What Alcohol James Bond Really Drank in the Books
The James Bond of the movies is known to enjoy a martini or two, but he is an utter lightweight compared with the 007 of Ian Fleming’s original novels and short stories, published between 1953 and 1966. There, Bond reportedly consumes 317 drinks. His average weekly intake is 92 units of alcohol, or four times the safe amount for a male adult.
Drinking that many of one cocktail would be terribly boring, of course. Fortunately, Fleming’s Bond consumes more than martinis. His palate contains multitudes. He drinks bourbon and Scotch but prefers the former. (Fleming retrofitted a Scottish provenance to Bond after seeing—and liking—Sean Connery in his first outing, in Dr. No.) He downs plenty of bubbly—Taittinger is a favorite—as well as the Champagne of beers, Miller High Life. And he isn’t such a stalwart of the vodka martini as the 007 of the movies: He has 16 gin and 19 vodka martinis in the books.
The excessive drinking was certainly a product of the era but also points to an egalitarian streak (High Life and bourbon) and hints at a troubling darkness to Bond. In other words, the booze helps soothe his demons. The superspy’s appetite for alcohol is downplayed, somewhat, for the screen, likely for commercial reasons. In 24 movies, 007 drinks just over a third the amount he consumes in 14 books. Only Daniel Craig, perhaps as a nod to the books, has attempted to show Bond’s liking for a tipple or three as anything other than suave.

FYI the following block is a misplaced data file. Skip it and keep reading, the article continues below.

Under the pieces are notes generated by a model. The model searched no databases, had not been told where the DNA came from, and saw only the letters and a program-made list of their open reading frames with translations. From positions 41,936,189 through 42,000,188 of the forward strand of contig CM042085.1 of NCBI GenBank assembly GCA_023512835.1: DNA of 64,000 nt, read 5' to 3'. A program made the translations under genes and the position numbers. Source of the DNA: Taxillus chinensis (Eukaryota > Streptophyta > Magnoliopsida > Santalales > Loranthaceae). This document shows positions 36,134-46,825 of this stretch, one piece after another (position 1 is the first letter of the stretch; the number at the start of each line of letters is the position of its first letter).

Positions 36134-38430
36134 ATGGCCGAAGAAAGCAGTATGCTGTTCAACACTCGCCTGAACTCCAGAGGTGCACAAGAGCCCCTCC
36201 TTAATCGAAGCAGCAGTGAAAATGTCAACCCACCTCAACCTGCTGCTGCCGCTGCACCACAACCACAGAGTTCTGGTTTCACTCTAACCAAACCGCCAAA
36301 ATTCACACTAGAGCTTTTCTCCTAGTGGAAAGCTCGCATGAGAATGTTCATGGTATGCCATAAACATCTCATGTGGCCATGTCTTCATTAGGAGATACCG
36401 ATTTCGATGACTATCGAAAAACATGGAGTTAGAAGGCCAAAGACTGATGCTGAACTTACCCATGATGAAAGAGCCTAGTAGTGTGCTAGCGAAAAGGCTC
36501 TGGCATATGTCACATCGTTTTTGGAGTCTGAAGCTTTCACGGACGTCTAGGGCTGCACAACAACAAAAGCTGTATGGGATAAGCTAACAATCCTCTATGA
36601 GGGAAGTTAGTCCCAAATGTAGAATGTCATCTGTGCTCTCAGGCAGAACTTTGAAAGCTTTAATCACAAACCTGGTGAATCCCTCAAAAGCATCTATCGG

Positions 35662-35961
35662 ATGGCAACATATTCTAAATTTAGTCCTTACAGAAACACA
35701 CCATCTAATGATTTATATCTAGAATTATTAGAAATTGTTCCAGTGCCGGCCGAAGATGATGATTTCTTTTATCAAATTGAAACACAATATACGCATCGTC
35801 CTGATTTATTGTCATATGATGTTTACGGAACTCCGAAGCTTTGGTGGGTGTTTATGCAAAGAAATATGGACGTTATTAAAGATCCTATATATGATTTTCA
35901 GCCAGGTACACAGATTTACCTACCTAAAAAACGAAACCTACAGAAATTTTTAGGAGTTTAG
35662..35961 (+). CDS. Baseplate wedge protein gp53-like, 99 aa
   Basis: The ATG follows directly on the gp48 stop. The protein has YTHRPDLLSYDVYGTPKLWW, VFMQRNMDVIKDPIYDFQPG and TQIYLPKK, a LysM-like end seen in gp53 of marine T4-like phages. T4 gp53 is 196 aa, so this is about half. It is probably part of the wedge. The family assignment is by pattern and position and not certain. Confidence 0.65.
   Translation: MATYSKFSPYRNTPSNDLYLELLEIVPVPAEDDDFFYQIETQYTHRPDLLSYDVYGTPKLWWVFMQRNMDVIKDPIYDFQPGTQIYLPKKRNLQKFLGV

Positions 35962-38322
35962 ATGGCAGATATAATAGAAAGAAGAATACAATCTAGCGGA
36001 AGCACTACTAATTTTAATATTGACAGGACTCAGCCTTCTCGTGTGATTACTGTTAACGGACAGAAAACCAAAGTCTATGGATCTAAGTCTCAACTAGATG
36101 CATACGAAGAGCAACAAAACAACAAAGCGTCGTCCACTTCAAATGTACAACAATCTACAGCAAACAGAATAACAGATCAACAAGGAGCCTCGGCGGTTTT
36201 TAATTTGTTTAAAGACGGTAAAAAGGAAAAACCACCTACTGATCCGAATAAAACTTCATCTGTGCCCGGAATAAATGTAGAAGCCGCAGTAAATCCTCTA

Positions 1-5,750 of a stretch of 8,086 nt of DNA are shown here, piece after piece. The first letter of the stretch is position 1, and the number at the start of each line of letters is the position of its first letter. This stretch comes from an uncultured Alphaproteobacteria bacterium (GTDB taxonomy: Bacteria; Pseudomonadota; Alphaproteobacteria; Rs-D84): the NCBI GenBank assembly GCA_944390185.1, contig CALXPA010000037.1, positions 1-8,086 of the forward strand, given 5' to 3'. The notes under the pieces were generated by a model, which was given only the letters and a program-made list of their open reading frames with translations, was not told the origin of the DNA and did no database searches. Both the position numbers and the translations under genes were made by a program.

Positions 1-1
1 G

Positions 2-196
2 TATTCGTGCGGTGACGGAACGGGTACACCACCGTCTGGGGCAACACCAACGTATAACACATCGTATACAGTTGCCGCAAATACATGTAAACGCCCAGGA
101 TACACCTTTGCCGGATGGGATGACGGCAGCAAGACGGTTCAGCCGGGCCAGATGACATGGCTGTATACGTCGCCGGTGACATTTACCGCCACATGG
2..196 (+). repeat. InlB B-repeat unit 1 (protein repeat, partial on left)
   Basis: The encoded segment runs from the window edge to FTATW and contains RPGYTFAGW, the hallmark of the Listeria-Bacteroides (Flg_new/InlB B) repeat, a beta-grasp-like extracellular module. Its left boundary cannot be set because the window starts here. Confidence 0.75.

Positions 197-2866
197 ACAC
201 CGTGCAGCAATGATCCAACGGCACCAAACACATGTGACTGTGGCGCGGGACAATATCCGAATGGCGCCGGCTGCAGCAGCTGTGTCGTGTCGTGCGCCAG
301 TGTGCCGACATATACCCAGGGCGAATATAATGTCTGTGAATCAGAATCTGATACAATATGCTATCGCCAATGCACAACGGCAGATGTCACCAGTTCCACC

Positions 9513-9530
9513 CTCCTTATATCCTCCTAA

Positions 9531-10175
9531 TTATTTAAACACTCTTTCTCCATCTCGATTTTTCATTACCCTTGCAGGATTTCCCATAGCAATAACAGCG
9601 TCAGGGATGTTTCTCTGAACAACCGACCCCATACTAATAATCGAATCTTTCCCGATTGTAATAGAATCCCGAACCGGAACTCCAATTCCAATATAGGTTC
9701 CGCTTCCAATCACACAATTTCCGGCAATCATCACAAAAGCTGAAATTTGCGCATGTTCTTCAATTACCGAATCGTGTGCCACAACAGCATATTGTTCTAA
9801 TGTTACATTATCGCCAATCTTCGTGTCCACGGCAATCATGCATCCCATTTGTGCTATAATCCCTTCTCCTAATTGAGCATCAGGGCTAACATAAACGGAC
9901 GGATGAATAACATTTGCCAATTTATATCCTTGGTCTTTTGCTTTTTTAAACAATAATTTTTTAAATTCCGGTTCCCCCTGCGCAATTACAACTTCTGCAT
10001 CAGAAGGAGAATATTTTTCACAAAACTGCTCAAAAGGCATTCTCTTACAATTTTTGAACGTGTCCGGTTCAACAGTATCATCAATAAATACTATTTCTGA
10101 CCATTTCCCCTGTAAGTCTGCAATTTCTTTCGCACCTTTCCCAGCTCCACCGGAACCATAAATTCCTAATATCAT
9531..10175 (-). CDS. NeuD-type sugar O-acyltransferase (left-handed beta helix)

Meanwhile, many of Bond’s biggest nemeses can be described as teetotalers. In the eyes of both Fleming and Bond, abstaining from alcohol is suspect and pretentious. Even for megalomaniacs.
This article appears in the October/November ’21 issue of Esquire. Subscribe here.
This content is created and maintained by a third party, and imported onto this page to help users provide their email addresses. You may be able to find more information about this and similar content at piano.io